8.3. Installing New Plugins

The plugins that are distributed with Gimp don't require any special installation. Plugins that you download yourself do. There are several scenarios, depending on what OS you are using and how the plugin is structured. In Linux it is usually pretty easy to install a new plugin; in Windows, it is either easy or very hard. In any case, the two are best considered separately.


Most plugins fall into two categories: small ones whose source code is distributed as a single .c file, and larger ones whose source code is distributed as a directory containing multiple files including a Makefile.

For a simple one-file plugin, call it borker.c, installing it is just a matter of running the command gimptool-2.0 --install borker.c. This command compiles the plugin and installs it in your personal plugin directory, ~/gimp-2.0/plugins unless you have changed it. This will cause it to be loaded automatically the next time you start Gimp. You don't need to be root to do these things; in fact, you shouldn't be. If the plugin fails to compile, well, be creative.

Once you have installed the plugin, how do you activate it? The menu path is determined by the plugin itself, so to answer this you need to either look at the documentation for the plugin (if there is any), or launch the Plugin Description dialog (from Xtns/Plugins Details) search the plug-in by its name and look ot the Tree view tab. If you still don't find, finally explore the menus or look at the source code in the Register section -- whichever is easiest.

For more complex plugins, organized as a directory with multiple files, there ought to be a file inside called either INSTALL or README, with instructions. If not, the best advice is to toss the plugin in the trash and spend your time on something else: any code written with so little concern for the user is likely to be frustrating in myriad ways.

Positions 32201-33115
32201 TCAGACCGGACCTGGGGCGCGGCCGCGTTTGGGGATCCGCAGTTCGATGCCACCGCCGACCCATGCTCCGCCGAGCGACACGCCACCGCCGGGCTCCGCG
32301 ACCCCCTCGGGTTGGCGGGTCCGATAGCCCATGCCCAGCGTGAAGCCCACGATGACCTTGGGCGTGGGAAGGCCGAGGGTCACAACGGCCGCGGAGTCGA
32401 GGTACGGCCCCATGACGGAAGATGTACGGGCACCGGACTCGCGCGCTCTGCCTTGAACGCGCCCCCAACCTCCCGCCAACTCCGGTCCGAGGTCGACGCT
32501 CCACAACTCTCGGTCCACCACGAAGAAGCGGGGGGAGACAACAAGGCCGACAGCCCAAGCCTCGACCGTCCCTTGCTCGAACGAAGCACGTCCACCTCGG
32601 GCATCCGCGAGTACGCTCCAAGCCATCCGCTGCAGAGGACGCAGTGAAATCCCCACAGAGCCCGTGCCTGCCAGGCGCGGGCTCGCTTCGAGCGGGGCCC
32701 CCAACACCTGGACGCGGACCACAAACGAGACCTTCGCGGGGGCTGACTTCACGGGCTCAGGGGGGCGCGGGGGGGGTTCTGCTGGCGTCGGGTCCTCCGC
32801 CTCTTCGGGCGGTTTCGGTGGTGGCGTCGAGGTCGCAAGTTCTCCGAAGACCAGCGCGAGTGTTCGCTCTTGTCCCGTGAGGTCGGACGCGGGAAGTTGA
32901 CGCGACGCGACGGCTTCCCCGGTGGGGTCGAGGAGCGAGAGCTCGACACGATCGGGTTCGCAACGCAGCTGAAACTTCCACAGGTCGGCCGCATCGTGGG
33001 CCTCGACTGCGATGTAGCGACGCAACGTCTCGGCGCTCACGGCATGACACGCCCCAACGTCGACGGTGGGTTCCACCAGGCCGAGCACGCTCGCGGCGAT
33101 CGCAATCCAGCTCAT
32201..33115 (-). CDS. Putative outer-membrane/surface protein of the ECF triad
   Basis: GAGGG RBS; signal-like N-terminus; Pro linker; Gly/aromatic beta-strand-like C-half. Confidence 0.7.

Some plugins (specifically those based on the Gimp Plugin Template) are designed to be installed in the main system Gimp directory, rather than your home directory. For these, you will need to be root to perform the final stage of installation ("make install").

If you install in your personal plugin directory a plugin that has the same name as one in the system plugin directory, only one can be loaded, and it will be the one in your home directory. You will receive messages telling you this each time you start Gimp. This is probably a situation best avoided.


Windows is a much more problematic environment for building software than Linux. Every decent Linux distribution comes fully supplied with tools for compiling software, and they are all very similar in the way they work, but Windows does not come with such tools. It is possible to set up a good software-building environment in Windows, but it requires either a substantial amount of money or a substantial amount of effort and knowledge.

Windows est un environnement plus problèmatique que Linux pour la construction de logiciels. Toute distribution décente de Linux vient avec tous les outils nécessaires à la compilation de logiciels, et ils ont tous un mode de fonctionnement similaire, mais Windows n'offre pas de tels outils. Il est possible de configurer un bon environnement de développement sous Windows, mais cela nécessite une bonne quantité d'argent ou de connaissances et d'efforts.

What this means in relation to Gimp plugins is the following: either you have an environment in which you can build software, or you don't. If you don't, then your best hope is to find a precompiled version of the plugin somewhere (or persuade somebody to compile it for you), in which case you simply need to put it into your personal plugin directory. If you do have an environment in which you can build software (which for present purposes means an environment in which you can build Gimp), then you no doubt already know quite a bit about these things, and just need to follow the Linux instructions.

If you would like to set up a build environment, and are ready for the heroism involved, you can find a reasonably recent description of how to go about it in the Gimp Wiki, at HowToCompileGimp/MicrosoftWindows . Since it is a Wiki, anybody is free to edit it, so please keep it up to date by adding advice based on your own experiences.


We could use some material here.